- The Washington Times - Monday, April 14, 2008

Sen. John McCain this morning said “greedy” Wall Street investors are partly to blame for what he said is probably an economic recession the nation is now suffering.

“There has to be a modification of the greedy behavior of some of these people,” he said, using the word “greedy” repeatedly in remarks to the Associated Press annual meeting at the Washington Convention Center today.

Mr. McCain, Republicans’ presumed presidential nominee, also vowed to go after Osama bin Laden and “get him,” though he said it may take even more intelligence capabilities than the U.S. has right now.

With his audience of newspaper executives, Mr. McCain singled out the New York Times for criticism, saying it came “too close” to crossing the line to compromising U.S. security when it revealed the government engages in undocumented wiretaps of conversations between U.S. and overseas residents it suspects of involvement with terrorism.

“I understand completely why the government charged with defending our security would want to discourage that from happening and hold the people who disclosed that damaging information accountable for their action,” he said.

Mr. McCain feuded earlier this year with that paper over a story that implied he had an improper relationship with a female lobbyist.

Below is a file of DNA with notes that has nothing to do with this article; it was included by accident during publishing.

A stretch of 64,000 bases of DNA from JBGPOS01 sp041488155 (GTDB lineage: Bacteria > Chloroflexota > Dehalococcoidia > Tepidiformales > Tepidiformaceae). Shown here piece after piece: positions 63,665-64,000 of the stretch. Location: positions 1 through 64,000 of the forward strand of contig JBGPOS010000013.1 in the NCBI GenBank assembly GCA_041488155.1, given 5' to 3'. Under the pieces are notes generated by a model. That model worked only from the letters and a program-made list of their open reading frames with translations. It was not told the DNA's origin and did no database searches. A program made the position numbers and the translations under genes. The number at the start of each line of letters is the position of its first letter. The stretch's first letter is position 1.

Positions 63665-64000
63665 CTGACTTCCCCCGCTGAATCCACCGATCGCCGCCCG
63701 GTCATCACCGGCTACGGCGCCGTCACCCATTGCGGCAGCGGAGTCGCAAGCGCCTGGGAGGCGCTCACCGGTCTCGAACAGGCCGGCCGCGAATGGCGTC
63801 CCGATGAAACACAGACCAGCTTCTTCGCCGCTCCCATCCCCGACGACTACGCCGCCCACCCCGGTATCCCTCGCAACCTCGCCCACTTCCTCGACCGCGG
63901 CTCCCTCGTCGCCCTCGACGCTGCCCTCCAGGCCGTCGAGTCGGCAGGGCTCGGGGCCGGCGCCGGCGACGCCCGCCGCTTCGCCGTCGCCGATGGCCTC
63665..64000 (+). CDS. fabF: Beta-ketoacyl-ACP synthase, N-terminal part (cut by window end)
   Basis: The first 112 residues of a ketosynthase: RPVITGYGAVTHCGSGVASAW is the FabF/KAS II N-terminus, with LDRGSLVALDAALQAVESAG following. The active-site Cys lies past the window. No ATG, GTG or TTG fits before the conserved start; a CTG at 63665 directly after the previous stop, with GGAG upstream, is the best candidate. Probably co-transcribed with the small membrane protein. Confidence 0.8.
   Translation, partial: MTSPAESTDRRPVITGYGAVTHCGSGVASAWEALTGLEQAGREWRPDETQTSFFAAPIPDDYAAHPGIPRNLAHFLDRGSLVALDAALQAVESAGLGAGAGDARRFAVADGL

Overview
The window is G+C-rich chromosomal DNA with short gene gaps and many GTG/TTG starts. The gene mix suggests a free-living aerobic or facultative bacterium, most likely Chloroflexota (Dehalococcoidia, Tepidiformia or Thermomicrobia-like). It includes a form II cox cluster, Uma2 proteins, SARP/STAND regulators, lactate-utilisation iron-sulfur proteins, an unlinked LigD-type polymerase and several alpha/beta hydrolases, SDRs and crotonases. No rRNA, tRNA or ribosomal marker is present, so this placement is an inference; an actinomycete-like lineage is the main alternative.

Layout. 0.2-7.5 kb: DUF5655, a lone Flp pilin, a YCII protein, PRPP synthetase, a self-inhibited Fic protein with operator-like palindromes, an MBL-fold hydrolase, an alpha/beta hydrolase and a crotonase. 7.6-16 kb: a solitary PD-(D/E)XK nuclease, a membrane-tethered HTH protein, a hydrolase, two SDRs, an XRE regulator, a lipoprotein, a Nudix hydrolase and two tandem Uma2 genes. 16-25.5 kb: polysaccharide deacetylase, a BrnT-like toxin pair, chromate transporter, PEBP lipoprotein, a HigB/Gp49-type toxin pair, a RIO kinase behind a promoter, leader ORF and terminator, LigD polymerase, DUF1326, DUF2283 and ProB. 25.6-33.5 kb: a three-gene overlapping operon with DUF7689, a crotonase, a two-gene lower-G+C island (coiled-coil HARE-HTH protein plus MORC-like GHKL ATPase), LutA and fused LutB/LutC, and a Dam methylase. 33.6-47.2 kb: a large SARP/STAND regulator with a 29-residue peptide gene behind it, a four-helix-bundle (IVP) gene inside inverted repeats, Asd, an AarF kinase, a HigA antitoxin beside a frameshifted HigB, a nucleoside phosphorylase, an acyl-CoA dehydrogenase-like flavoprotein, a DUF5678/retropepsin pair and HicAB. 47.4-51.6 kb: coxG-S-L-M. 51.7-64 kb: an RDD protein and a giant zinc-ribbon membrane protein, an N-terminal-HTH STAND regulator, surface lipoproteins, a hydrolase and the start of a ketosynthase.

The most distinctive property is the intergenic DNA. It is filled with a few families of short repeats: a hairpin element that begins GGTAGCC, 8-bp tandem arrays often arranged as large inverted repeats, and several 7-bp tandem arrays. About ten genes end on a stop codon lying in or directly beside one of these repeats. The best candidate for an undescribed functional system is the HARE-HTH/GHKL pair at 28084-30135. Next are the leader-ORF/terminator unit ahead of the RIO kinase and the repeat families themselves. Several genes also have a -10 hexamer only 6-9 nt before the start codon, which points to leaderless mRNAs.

Mr. McCain said he will support “shield law” legislation to help reporters protect their sources, saying it was a close balancing act but he trusted reporters “integrity and patriotism” enough to say the good outweighs the potential damage that could be done.

And he warned news executives they need to shape up their own operations, run corrections more prominently, and make their decisions more openly.

“The workings of American newsrooms are some of the least transparent enterprises in the country, and it is easy to believe that the press has one set of standards for government, business, and other institutions, and entirely another for themselves,” the Arizona senator said.

“If you don’t mind a little constructive criticism from someone who respects you, I think that is an impression the press should work on correcting,” he said.

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